Suicidality from Antidepressant Use

A study from 1990, published in the high profile journal American Journal of Psychiatry, documents extreme suicidality suddenly appearing in patients treated with Prozac. “No patient was actively suicidal at the time fluoxetine treatment began. Rather, all were hopeful and optimistic, and the strong obsessive suicidal thoughts apparently emerged de novo after weeks or months of treatment. In four patients (cases 2 and 4—6), these thoughts were accompanied by abject acceptance and detachment. Two patients (cases 4 and 5) tried to conceal their suicidal feelings and impulses and to continue fluoxetine treatment, believing that the drug would eventually enable them to successfully kill themselves!”

A 2004 article, also in the New England Journal of Medicine (attached here as “Newman – Black Box Warning”) discusses the evidence behind a “black-box warning” stating that antidepressants cause suicidality. “The results were striking. When all the pediatric trials were pooled, the rate of definite or possible suicidality among children assigned to receive antidepressants was twice that in the placebo group.” Many of the children were taking antidepressants for other indications, not depression, and still developed suicidal ideation! Also, “The FDA indicated that only 3 of 15 trials of antidepressant use in children with depression had found a statistically significant benefit.”

A 2005 study reviewed the data from 702 clinical trials and found that both SSRIs and tricyclic antidepressants significantly increased the risk of suicide. The researchers found that data on suicidality was missing for more than half (51,205) of the sample of 87,650 people, and when they contacted some researchers, only half of those they contacted provided data. Of those who responded, about half stated that they simply did not even collect data about whether their participants committed suicide. Two of the researchers provided suicide data that was not reported in their original study.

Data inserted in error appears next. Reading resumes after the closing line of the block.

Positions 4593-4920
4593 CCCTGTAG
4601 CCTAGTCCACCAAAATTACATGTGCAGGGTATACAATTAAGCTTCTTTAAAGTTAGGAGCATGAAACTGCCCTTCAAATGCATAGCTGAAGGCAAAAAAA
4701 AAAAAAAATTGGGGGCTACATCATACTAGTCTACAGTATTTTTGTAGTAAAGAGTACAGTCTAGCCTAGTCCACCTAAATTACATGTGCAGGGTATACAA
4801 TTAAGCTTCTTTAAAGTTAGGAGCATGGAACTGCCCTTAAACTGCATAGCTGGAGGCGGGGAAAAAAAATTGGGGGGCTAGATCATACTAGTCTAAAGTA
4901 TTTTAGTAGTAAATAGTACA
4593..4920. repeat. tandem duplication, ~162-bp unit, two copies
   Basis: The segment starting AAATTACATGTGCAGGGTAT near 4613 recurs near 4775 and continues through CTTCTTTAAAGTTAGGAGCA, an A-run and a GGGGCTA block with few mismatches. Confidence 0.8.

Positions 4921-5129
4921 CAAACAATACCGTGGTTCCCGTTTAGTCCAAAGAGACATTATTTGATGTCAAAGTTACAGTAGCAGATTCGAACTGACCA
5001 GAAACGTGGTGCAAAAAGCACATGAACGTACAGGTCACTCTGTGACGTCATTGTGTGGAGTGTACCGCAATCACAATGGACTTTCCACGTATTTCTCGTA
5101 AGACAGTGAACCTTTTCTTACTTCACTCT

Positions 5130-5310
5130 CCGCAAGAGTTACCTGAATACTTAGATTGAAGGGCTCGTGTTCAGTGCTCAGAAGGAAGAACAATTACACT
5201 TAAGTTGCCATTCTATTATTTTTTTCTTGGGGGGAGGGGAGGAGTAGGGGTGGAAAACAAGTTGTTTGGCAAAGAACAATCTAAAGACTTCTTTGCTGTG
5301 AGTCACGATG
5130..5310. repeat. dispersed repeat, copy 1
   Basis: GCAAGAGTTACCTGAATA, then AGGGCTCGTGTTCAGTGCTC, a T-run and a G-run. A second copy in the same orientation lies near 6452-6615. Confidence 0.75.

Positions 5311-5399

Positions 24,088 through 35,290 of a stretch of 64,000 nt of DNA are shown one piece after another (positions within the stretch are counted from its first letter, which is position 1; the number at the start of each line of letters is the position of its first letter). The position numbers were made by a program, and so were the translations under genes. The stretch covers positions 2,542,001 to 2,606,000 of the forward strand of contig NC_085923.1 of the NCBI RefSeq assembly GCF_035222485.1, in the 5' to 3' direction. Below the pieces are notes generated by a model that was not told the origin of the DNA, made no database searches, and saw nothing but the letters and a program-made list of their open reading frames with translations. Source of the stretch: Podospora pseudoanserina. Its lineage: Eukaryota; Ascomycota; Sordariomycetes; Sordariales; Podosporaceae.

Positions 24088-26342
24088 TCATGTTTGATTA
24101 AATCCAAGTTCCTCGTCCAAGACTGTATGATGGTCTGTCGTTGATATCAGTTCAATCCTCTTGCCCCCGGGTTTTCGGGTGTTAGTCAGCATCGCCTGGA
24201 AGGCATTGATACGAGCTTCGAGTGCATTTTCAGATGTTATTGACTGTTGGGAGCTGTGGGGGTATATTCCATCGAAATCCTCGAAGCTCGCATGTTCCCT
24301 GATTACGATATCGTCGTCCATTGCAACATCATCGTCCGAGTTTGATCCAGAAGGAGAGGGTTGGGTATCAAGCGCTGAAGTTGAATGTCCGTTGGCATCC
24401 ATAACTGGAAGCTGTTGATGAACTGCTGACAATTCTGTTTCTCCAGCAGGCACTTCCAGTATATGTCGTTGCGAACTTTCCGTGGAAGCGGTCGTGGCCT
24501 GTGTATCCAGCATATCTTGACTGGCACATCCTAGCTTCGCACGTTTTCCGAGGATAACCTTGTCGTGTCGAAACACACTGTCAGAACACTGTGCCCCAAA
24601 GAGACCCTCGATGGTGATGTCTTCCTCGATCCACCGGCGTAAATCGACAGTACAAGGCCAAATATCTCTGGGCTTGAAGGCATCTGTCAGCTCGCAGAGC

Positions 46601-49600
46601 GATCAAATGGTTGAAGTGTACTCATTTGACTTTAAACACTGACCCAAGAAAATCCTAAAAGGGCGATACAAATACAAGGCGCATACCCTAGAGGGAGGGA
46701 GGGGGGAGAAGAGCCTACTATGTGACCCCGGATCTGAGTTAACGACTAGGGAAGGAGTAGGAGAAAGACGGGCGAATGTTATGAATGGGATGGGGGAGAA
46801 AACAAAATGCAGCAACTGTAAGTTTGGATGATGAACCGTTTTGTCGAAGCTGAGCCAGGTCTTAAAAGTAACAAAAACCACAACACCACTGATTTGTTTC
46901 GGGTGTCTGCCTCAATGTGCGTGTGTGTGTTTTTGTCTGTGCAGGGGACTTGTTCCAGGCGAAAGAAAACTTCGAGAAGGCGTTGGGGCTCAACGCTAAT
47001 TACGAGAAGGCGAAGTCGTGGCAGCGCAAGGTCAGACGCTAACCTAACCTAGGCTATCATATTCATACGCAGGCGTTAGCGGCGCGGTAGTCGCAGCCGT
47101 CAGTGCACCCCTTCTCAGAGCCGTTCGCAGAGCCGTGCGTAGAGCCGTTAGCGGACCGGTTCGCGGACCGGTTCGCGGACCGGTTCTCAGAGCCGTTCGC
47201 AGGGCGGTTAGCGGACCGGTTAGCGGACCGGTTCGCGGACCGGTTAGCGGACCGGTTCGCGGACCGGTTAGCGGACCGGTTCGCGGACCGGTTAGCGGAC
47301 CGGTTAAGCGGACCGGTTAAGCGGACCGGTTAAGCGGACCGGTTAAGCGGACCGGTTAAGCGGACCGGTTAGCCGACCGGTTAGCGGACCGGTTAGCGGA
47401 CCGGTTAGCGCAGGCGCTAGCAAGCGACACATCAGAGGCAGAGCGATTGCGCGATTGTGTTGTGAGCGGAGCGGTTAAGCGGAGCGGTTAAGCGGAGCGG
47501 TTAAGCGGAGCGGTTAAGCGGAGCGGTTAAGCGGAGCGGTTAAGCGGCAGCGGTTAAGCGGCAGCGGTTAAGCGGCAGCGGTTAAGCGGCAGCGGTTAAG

A 2006 article in the major medical journal New England Journal of Medicine is titled “Dangerous Deception–Hiding the Evidence of Adverse Drug Effects” (attached here as “Avorn-Pharma Companies Hiding Evidence”) and describes the way drug companies including Bayer and Merck deliberately hid (or deliberately refused to conduct) studies that find adverse events in their bestselling drugs.

In a 2015 study, researchers re-examined the data from Study 329, a study of the efficacy and safety of paroxetine and imipramine in adolescents. The researchers write that the original article was ghostwritten by the pharmaceutical company that sponsored the trial, GlaxoSmithKline. The original article reported that the drugs were both efficacious and safe. However, in this 2015 re-analysis, independent researchers found that neither drug was better than placebo on any of the outcome measures. In addition, increases in suicidal behavior, cardiovascular problems, and other serious health issues occurred in the adolescents, which were not reported in the original article.

In a study from 2019, people on antidepressants were about 2.5 times more likely to attempt suicide. In terms of raw numbers, 206 people taking antidepressants attempted suicide (with 37 deaths), while 28 people taking placebo attempted suicide (with 4 deaths).

Another study from 2019, found that 56% of articles in psychiatry/psychology had “spin” in their titles, abstracts, or conclusions. Most commonly, statistically or clinically insignificant findings were reported as if they were successful positive results.